Mortgage rates drop after Freddie, Fannie bailout

After the government took control of the troubled mortgage giants, the 30-year fixed rate dipped to 5.93%.

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By Ryan Derousseau, contributor

Mortgage Rates
30 yr fixed 3.80%
15 yr fixed 3.20%
5/1 ARM 3.84%
30 yr refi 3.82%
15 yr refi 3.20%

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New York ( -- Rates on 30-year mortgages dropped, after the U.S. government took control of mortgage financing giants Fannie Mae and Freddie Mac last weekend.

The Primary Mortgage Market Survey from mortgage finance company Freddie Mac (FRE, Fortune 500) said that rates on 30-year fixed-rate mortgages (FRMs) averaged 5.93% for the week ended September 11, with an average 0.7 point discount. That's down from an average 6.35% last week, and down from an average of 6.31% recorded during the same week last year.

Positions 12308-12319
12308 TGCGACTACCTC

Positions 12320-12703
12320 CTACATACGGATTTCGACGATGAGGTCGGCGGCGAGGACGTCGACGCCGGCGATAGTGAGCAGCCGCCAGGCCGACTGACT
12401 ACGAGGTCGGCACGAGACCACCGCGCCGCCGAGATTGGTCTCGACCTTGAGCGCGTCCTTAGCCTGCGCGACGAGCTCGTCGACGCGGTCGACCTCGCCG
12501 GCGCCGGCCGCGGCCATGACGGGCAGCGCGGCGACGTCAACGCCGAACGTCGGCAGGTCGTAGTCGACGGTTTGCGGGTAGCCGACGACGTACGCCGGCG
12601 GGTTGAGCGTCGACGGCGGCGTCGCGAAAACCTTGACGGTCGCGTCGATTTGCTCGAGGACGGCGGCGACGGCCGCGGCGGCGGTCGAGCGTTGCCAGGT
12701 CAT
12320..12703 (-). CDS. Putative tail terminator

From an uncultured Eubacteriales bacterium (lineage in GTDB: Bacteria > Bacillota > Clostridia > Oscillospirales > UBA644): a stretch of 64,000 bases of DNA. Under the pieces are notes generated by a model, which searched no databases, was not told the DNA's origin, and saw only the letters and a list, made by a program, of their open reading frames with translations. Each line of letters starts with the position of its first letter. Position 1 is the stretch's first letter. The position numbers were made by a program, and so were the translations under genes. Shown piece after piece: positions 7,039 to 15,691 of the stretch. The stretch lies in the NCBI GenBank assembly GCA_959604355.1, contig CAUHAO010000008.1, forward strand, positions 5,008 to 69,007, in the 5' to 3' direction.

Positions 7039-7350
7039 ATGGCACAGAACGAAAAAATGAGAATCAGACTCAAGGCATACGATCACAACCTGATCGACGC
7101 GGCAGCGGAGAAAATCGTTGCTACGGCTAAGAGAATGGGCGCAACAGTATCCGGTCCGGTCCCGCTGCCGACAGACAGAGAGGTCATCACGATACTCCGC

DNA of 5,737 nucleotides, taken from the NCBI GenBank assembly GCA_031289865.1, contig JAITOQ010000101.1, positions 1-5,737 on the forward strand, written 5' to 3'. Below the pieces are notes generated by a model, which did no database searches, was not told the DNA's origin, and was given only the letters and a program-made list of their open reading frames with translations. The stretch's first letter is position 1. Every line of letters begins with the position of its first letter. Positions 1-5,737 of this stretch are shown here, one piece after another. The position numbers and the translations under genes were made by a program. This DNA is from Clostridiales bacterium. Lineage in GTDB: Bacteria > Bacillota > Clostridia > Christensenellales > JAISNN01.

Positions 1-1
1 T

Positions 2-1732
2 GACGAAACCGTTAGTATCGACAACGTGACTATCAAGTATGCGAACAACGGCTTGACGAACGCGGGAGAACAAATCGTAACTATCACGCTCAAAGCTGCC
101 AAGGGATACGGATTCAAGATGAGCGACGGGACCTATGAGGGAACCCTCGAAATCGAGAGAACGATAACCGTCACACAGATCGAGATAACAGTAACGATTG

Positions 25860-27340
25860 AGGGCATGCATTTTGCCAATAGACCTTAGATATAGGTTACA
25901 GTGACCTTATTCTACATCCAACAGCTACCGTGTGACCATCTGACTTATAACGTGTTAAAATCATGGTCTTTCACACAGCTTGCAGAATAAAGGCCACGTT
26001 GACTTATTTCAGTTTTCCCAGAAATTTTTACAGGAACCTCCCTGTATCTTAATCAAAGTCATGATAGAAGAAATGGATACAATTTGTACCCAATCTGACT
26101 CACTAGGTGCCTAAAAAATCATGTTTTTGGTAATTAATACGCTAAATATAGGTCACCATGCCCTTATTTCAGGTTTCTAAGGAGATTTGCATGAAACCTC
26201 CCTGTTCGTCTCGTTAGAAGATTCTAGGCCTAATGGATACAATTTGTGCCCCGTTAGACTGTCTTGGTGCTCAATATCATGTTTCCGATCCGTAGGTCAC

"Interest rates for 30-year fixed-rate mortgages are down almost 0.6 percentage points over the past 4 weeks, which will help to spur home purchases and loan refinancing in coming weeks," said Frank Nothaft, Freddie Mac's vice president and chief economist.

"This means that the monthly principal and interest payment on a new $200,000 loan is over $76 lower than a month ago," he addend.

A 15-year FRM averaged 5.54%, falling from 5.90% last week and 5.97% from a year ago.

The five-year adjustable rate mortgage (ARM) dropped to 5.87% from 5.97% last week, and 6.17% a year ago.

One-year ARMs averaged 5.21%, a slight increase from a week ago when it stood at 5.15%. That's down from a year ago when the rate averaged 5.66%.

Under the terms of the bailout, the Treasury will buy mortgage backed securities owned by Freddie (FRE, Fortune 500), as well as Fannie Mae (FNM, Fortune 500), in order to boost liquidity in the mortgage market. The government may also loan the entities up to $200 billion.  To top of page

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